Toshiba's Windows 10 laptops will feature a dedicated Cortana button

The Cortana key will be on all of Toshiba's Windows 10 PCs—“across the board, top to bottom,” according to Jeff Barney, the general manager and vice president in charge of Toshiba America’s PC business. Toshiba's Windows 10 laptops will feature a dedicated Cortana button, for launching Microsoft's digital assistant from your keyboard.

The key will sit in the upper left area, near the function keys, he said. Triggering it will launch Cortana, Microsoft’s digital assistant.

But on both the phone and the PC, Cortana’s ability to “actively listen” has been problematic, with difficulty picking up and reacting to the use of the “Hey Cortana” phrase that triggers it. In practice,
it's been far more successful when manually triggered.

2014 active listening was added to Cortana, enabling it to be triggered with the phrase: “Hey Cortana,” even across the room and without the need to touch the phone. After the trigger phrase is spoken, Cortana can be controlled normally for tasks like setting a reminder, asking a question, or launching an app. 

 If a user wants to use the Cortana feature on Windows 10, he or she has either had to tap the Cortana icon on the screen or move the mouse to trigger the service. Placing a dedicated Cortana button on the keyboard is a smart idea, especially if the service proves to be a hit.  Frankly, I’d be willing to bet that Microsoft also releases a mouse that does the same thing. (Logitech, a rival peripherals maker, declined to comment.)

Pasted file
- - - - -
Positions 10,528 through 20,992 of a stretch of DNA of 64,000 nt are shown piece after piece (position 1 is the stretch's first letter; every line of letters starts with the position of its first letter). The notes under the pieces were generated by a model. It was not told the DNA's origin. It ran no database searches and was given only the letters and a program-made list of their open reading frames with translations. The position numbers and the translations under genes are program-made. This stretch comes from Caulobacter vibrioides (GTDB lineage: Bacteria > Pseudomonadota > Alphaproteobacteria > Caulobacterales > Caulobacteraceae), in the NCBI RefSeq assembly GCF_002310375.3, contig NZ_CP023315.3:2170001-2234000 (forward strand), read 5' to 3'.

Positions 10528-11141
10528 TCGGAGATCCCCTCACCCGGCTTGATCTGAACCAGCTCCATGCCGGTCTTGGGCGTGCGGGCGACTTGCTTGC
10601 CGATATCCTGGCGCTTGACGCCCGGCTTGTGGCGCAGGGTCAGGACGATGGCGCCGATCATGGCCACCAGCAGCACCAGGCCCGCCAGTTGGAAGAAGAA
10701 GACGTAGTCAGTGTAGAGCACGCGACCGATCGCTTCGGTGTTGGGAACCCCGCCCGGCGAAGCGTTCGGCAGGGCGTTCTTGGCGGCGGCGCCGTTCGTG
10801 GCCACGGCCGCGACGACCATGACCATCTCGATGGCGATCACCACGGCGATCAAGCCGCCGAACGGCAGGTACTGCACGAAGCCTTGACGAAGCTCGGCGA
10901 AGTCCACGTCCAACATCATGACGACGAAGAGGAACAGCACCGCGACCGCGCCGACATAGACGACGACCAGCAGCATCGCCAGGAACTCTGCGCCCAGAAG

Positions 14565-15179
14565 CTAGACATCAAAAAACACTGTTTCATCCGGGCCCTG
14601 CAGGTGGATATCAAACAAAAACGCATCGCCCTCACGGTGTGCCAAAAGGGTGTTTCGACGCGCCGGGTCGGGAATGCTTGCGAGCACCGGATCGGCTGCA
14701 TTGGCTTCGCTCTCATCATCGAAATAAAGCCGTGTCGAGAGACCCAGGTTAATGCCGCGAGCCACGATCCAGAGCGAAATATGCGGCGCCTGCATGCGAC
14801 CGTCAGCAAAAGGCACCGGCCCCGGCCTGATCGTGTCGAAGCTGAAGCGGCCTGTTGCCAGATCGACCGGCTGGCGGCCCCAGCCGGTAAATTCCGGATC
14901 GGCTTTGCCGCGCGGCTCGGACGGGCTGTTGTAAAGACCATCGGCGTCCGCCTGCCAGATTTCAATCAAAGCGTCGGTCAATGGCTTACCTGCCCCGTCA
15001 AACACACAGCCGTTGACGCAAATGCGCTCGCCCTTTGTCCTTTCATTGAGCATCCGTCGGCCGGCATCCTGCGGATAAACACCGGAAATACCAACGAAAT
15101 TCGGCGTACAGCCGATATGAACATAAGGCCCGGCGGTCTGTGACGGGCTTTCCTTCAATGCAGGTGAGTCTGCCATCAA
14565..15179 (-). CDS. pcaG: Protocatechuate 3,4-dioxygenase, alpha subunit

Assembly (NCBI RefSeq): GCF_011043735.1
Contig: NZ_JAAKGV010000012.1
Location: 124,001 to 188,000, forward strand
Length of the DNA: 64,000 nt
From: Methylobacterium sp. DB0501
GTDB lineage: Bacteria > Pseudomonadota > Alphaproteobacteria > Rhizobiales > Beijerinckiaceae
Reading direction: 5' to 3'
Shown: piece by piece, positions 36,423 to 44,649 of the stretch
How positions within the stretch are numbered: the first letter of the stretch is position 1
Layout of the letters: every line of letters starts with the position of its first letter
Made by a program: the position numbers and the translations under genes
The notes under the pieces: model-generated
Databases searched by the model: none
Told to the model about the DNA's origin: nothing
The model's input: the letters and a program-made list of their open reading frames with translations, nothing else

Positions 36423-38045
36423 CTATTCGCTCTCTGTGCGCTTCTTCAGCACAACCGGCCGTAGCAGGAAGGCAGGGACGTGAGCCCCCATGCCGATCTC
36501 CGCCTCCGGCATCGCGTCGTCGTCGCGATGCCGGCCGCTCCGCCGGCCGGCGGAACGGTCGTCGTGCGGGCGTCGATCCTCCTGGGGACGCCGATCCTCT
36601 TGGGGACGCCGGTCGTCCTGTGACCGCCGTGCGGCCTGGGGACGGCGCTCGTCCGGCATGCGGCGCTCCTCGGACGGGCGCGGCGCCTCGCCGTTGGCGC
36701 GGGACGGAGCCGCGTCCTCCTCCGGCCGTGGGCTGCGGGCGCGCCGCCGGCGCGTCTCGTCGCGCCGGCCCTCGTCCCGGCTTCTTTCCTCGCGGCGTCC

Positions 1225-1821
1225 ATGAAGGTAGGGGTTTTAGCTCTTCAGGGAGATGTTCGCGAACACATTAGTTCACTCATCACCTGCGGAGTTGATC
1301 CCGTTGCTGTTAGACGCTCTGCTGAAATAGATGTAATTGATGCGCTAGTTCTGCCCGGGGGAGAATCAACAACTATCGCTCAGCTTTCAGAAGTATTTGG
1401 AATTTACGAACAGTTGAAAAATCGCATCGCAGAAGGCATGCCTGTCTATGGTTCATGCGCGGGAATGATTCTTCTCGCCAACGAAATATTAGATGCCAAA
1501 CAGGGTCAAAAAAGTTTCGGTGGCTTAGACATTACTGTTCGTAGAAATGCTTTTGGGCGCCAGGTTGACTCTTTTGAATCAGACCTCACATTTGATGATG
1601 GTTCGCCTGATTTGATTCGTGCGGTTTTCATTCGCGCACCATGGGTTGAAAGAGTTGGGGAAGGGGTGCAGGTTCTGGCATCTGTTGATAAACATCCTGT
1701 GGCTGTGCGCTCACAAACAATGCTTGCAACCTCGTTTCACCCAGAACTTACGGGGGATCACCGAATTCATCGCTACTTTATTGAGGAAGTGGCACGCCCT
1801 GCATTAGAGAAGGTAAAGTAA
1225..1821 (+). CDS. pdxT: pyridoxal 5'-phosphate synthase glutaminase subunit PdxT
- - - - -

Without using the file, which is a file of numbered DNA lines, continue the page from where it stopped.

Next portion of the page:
The idea behind the dedicated Cortana button, Barney said, is to make sure that “Cortana is listening when you want it to.” The company has added high-fidelity array mics to its PCs to improve Cortana’s ability to understand what you say.

One small click for Toshiba, one giant leap for the keyboard

A dedicated Cortana key would be one of the more significant changes to the keyboard since the Windows key was added at about the time Windows 95 was introduced, in 1995. Although Microsoft added touch support for Windows 8, most external monitors still don’t support it, leaving the mouse and keyboard still as the most popular ways of interacting with your PC.

Voice commands could help change that. Even with a keyboard dock, a dedicated hardware Cortana button would be within easy reach of a PC user’s hands. 

(IDG News Service reporter Blair Hanley Frank also notes that the Windows key + C combination also launches Cortana.)

I tried it personally and it launch Cortana  :)

As Bob O’Donnell of TECHnalysis Research points out, Toshiba is a niche PC vendor—fifth in the United States, with a 6.5 percent share, according to IDC—that could use an idea like this to distinguish itself from the competition. And the company may do just that: So far, no other PC vendor, including Hewlett-Packard and Dell, have publicly indicated that they, too, plan to use a hardware-based Cortana button.

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About Jaime Lacson

A Freelance Computer Tech with knowledge about computer, router and mobile phones, especially in Upgrade and Downgrade OS, Software and Hardware troubleshooting. follow me at Google+
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